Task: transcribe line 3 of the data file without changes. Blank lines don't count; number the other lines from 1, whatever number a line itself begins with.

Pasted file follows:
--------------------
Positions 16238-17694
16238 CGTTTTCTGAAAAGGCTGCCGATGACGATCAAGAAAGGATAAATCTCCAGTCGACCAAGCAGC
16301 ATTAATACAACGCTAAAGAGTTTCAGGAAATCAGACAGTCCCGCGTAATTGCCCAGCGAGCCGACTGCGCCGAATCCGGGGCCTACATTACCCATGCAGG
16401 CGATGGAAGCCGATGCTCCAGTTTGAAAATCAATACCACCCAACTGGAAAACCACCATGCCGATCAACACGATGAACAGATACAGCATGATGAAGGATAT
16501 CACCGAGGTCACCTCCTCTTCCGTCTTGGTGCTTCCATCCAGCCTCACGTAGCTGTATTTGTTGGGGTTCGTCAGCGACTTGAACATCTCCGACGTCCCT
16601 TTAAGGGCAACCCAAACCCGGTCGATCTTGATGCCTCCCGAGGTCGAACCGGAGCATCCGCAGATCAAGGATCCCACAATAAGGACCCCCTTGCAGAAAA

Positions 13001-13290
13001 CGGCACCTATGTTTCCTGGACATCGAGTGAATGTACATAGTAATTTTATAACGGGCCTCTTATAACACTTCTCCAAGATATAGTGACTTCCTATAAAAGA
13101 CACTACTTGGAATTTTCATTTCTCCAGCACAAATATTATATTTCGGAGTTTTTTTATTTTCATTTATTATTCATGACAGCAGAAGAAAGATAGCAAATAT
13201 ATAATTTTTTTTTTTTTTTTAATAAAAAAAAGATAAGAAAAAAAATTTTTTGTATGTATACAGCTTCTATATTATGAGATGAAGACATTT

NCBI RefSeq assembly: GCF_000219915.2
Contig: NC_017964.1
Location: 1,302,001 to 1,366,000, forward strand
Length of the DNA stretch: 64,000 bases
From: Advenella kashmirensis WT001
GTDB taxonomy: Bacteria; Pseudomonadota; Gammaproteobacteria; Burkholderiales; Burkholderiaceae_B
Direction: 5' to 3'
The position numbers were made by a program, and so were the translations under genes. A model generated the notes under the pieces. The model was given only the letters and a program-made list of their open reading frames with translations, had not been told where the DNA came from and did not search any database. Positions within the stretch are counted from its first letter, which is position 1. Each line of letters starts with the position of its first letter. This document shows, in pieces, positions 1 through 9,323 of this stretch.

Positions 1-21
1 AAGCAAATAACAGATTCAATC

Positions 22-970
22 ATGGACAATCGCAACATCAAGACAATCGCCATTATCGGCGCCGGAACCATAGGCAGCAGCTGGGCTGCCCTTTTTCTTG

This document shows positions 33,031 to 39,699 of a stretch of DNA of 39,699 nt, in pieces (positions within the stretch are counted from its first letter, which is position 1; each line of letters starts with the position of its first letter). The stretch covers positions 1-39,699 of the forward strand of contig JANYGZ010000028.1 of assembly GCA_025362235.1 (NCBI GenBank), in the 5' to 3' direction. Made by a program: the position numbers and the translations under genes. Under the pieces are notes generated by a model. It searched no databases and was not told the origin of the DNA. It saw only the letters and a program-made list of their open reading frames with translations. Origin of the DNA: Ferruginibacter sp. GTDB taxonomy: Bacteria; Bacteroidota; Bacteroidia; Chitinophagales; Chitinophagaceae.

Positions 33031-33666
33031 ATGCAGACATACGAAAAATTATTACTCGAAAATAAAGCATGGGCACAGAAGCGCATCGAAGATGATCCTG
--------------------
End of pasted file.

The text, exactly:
16301 ATTAATACAACGCTAAAGAGTTTCAGGAAATCAGACAGTCCCGCGTAATTGCCCAGCGAGCCGACTGCGCCGAATCCGGGGCCTACATTACCCATGCAGG